from the generically-speaking dept
The Priceline Group has something of a history with intellectual property. Several years back, Jay Walker, Priceline's founder, appeared to have transitioned to becoming a full-blown patent troll. In the year's since, the company he once founded has been in something of a tussle with the USPTO over its attempt to register a trademark for "booking.com." The USPTO had initially approved of the mark, before reversing its own decision only weeks later due to "booking.com" being essentially descriptive. The Priceline Group appealed, but the appeals board upheld the rejection of the mark, affirming it as being descriptive.
You might have thought that this would be the end of the story. It's not. Priceline Group has now sued the USPTO over its rejection.
Given that Booking.com filed the trademark application as a “travel agency service,” Booking.com’s lawsuit, filed April 15 in federal court in Alexandria, Virginia, states “there is no evidence in the entire history of Booking.com’s use of its trademark that any consumers or users of travel agency services refer to such sites as ‘Booking.com’s.'”The commissioned survey, as you'd expect, concludes exactly what Priceline Group wants it to conclude. Still, that doesn't particularly change the nature or reasoning behind the USPTO's rejection. If I want to go about booking a hotel, "booking.com" is descriptive of the service that is being offered at the site. I'm struggling to see exactly what the argument from Priceline Group actually is here, because this one seems fairly easy to grasp.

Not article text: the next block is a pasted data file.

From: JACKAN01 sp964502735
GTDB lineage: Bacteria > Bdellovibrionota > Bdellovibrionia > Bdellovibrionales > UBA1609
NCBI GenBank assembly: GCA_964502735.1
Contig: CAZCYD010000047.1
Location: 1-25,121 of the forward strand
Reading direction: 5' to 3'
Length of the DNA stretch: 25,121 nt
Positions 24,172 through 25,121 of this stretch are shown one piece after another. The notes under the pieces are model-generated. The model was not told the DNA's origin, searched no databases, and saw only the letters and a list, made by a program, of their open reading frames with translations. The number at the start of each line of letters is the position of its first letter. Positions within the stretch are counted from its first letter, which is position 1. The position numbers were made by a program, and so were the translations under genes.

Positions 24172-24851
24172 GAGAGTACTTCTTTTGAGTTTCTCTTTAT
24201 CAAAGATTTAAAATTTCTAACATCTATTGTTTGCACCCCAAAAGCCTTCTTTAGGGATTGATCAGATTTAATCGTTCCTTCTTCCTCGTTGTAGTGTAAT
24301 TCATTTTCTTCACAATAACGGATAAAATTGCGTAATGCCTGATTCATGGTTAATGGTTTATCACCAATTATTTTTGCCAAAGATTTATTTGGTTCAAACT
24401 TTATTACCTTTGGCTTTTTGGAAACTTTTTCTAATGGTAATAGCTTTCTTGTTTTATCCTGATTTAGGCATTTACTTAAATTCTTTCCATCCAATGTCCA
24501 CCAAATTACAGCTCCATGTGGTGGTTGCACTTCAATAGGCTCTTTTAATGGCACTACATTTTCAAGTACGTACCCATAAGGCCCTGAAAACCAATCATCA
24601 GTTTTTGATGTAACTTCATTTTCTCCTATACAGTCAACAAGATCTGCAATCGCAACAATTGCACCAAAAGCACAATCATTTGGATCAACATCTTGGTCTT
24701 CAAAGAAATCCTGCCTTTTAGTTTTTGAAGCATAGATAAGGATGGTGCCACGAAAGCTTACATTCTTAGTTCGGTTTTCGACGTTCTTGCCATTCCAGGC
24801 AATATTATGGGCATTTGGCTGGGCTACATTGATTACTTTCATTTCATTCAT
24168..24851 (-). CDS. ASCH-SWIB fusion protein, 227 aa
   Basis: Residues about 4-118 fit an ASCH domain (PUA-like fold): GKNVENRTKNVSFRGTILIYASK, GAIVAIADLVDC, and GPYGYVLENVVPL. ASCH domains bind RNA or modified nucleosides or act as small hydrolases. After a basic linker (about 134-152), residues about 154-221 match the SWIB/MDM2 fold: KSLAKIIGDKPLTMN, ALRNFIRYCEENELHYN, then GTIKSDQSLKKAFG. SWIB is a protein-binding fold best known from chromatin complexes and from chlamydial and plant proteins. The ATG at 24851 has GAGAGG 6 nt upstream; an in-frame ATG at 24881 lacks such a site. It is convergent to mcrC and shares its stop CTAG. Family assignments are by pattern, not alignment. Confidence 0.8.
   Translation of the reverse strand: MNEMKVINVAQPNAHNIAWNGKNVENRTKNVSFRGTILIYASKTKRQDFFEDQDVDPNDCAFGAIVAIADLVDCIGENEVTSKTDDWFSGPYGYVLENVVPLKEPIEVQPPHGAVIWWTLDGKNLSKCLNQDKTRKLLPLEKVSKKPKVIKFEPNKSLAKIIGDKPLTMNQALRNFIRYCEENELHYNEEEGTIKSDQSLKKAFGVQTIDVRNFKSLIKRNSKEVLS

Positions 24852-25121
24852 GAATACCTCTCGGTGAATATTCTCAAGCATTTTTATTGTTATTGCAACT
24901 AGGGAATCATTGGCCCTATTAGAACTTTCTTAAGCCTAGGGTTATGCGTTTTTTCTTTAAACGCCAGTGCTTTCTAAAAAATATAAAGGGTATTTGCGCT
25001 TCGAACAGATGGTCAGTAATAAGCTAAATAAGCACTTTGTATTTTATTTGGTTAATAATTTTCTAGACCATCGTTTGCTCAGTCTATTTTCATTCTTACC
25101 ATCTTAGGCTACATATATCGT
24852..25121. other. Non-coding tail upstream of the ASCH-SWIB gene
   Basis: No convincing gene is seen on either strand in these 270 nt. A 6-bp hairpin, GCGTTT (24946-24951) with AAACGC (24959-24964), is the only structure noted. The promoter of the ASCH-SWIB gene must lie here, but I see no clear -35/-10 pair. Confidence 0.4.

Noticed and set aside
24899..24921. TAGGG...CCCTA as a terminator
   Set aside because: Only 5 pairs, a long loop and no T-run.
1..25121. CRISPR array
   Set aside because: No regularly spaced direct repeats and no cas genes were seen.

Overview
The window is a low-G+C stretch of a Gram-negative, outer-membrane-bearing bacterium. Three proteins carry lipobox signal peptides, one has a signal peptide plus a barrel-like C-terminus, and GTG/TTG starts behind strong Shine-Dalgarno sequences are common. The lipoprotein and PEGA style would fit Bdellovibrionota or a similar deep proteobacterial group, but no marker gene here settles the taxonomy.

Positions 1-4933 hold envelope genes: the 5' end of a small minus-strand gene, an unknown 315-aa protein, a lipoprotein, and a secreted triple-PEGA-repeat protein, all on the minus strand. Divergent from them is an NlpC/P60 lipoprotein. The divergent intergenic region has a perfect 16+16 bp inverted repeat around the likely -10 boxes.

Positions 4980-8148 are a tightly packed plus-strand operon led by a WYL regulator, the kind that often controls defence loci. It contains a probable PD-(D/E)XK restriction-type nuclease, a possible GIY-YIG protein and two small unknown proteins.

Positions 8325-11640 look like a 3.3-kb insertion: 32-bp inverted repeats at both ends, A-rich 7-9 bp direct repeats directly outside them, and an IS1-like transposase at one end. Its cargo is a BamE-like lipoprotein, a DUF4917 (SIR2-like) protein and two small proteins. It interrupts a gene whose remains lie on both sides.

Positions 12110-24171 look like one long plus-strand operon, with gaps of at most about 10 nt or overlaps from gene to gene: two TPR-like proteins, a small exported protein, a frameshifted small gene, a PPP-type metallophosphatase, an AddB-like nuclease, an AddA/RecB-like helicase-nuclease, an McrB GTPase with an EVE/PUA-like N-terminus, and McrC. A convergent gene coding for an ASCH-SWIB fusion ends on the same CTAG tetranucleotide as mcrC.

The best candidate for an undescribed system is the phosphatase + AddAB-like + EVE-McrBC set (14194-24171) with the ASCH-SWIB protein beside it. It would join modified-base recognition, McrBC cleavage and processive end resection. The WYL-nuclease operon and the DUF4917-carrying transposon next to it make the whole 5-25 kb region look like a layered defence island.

A Booking.com-commissioned survey found that 75 percent of its users “recognize BOOKING.COM as a trademark, not a common name,” the suit states.
The crux of this flailing by the company appears to be how much money its invested in transitioning its brand from Priceline to Booking.com.
Booking.com stated that it has invested enormous resources in advertising, for example, to spread its brand, which it has used since 2006. The Amsterdam-based Booking.com also stated that it has used the similar mark, Booking.NL, since 1997. Booking.com further chided the appeals panel for finding that BOOKING.COM had not become a distinctive brand among consumers. Booking.com’s lawsuit states that more than 2 million U.S. consumers signed up for its newsletter; it has more than 2.7 million Facebook “likes,” and almost “58,000 members of the relevant public were already ‘talking about’ Plaintiff’s brand on Facebook.com, higher than other accommodations and travel companies such as TRAVELOCITY, HOTELS.COM, TRAVELZOO AND ORBITZ.”Much of which appears to demonstrate just how little the company relies on "booking.com" being a registered trademark in the first place. After all, it appears to be doing quite well in terms of reputation and traffic. And still none of this translates into an argument that the term "booking" isn't descriptive. I'm not sure why the company is spending so much time in the courts with this lawsuit rather than simply continuing the rack up the fees its business is generating.